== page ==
New perspectives in the utilization of the CheRemote project foreseen by the new Regional Governor of Thessaly

Speaker at the workshop of the 15th OTS Forum, entitled “Digital Strategy for Local Government in Greece with a milestone in 2030” was the elected Governor of Thessaly Dimitris Kouretas. Mr. Kouretas spoke about the use of new technologies for the proper practice of cultivation and harvesting of agricultural products, developing the example of Keraseonas in Pella.

In his presentation, the new regional governor stressed that the use of new technologies and infrastructure of “smart agriculture” can contribute to increasing the added value of agricultural products, making them competitive in the global environment and thus opening new paths in the development of the primary sector. More specifically, Mr Kouretas presented the example of the cherry orchards in the prefecture of Pella, where digital images from unmanned aerial vehicles (drone) make it possible to determine the quality characteristics of the cherries long before harvesting and without fruit sampling, which ultimately lead to the formation of quality cultivation zones.

The above possibility was explored and confirmed by the CheRemote research project, coordinated by Ecodevelopment, during the period 2019-2021 and completed successfully, within the framework of the Single Action for State Aid for Research, Technological Development & Innovation (Research – Create – Innovate). The project was piloted on 500 hectares of cherry orchards (both in mountainous and lowland areas) in the prefecture of Pella, where 55% of the country’s cherry trees are cultivated. The plots were representative of the varieties and cultural practices of the region.

By combining remote sensing technologies with agronomic and laboratory methods, the project was successful:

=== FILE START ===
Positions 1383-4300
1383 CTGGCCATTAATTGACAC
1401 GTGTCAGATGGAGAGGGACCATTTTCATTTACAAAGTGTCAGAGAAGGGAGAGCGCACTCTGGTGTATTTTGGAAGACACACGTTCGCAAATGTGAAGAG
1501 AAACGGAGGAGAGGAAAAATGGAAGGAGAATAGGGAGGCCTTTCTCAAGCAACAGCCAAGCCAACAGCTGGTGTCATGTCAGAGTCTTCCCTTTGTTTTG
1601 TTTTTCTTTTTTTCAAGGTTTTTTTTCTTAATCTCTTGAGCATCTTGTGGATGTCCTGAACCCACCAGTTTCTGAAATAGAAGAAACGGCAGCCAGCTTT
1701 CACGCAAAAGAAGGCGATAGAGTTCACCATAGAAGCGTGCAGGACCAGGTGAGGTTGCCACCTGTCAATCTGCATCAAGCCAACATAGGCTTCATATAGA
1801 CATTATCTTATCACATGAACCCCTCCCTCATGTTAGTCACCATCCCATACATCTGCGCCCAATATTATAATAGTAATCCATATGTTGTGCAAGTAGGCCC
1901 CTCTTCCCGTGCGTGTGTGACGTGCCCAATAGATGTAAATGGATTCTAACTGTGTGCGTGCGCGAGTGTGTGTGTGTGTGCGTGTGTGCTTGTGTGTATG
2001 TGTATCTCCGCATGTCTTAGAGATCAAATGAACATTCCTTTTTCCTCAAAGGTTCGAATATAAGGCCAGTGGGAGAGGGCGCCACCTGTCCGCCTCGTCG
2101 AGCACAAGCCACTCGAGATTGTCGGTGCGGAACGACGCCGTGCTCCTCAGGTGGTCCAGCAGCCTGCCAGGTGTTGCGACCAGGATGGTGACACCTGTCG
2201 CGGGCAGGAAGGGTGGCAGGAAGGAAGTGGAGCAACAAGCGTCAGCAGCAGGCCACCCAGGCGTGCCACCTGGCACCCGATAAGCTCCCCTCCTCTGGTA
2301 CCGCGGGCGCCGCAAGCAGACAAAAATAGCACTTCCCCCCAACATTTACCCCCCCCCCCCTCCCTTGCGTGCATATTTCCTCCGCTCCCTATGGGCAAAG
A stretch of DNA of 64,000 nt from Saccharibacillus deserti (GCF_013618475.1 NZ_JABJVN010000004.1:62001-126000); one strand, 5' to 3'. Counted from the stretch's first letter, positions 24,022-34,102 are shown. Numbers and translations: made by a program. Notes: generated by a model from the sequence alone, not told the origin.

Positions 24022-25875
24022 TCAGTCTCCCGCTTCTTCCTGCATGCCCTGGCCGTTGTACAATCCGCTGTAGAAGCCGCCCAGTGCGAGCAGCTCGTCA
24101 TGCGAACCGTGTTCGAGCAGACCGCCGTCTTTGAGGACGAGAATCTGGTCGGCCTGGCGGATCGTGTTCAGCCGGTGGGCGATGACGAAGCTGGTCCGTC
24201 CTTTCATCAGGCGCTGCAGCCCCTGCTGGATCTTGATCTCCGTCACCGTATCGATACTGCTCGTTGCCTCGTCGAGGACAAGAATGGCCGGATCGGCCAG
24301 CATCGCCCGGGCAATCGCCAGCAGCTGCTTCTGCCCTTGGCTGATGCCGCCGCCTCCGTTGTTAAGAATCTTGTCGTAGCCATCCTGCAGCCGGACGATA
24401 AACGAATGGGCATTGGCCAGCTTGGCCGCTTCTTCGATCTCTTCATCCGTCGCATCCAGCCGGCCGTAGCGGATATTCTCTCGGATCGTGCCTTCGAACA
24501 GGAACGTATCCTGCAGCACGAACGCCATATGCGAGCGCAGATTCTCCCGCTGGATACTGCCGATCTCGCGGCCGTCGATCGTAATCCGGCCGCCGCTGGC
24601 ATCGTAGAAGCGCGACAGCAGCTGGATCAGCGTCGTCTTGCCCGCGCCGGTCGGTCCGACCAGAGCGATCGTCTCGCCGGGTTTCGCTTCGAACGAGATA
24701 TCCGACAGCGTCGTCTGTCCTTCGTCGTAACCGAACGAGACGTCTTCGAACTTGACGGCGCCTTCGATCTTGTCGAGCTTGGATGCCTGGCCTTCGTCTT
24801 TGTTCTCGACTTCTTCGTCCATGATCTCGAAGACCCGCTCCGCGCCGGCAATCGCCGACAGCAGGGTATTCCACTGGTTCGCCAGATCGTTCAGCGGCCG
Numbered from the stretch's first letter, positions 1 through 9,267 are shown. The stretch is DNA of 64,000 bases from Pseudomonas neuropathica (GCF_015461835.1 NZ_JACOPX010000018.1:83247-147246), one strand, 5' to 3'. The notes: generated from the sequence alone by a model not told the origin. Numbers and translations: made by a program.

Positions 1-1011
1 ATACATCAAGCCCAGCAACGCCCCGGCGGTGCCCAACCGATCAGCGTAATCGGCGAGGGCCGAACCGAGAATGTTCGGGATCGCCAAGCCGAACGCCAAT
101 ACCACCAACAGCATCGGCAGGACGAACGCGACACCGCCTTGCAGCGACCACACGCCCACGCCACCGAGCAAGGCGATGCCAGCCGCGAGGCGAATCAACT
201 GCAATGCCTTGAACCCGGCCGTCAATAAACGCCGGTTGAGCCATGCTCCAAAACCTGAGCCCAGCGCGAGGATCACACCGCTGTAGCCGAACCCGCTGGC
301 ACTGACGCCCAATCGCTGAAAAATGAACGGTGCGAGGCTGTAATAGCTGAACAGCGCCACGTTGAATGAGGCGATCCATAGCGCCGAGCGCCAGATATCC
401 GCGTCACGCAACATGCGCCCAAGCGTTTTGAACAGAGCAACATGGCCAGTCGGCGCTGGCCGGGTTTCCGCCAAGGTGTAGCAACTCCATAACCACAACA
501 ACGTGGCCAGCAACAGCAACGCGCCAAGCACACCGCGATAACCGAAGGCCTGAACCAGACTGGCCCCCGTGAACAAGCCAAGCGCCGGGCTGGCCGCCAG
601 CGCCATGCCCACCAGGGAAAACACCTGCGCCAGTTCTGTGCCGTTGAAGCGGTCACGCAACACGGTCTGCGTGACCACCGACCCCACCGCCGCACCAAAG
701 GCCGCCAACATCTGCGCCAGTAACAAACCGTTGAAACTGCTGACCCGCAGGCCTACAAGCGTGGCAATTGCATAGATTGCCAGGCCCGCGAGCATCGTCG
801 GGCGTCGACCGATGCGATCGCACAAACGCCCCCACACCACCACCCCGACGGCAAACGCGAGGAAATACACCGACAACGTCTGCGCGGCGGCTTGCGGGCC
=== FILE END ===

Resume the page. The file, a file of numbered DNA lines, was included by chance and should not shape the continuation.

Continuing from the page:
A) To identify in a timely manner zones, parcels, and/or clusters of trees with fruits that have the optimal antioxidant content, in order to optimize harvest management and high value-added products.

B) To identify in good time zones, parcels, and/or clusters of trees entering the ripening phase, so that plant protection can be carried out in a timely and targeted manner.

The multi-spectral data (from unmanned volatile instruments) were entered into a geodatabase (GIS) in which topographic, crop, soil, climatological and entomological data were then integrated, as well as fruit ripening parameters such as abscisic acid, carotenoids and polyphenols total soluble solids, hardness and flesh acidity, and antioxidant capacity. The results were analysed using modern methods of geospatial analysis and artificial intelligence in order to formulate relatively homogeneous management zones at different scales (areas, plots, varieties and trees), from which the final ripening zones were formed.

The findings of the project have been published in the prestigious international journal Antioxidants (MDPI): (free access).

You can find the workoshop agenda here.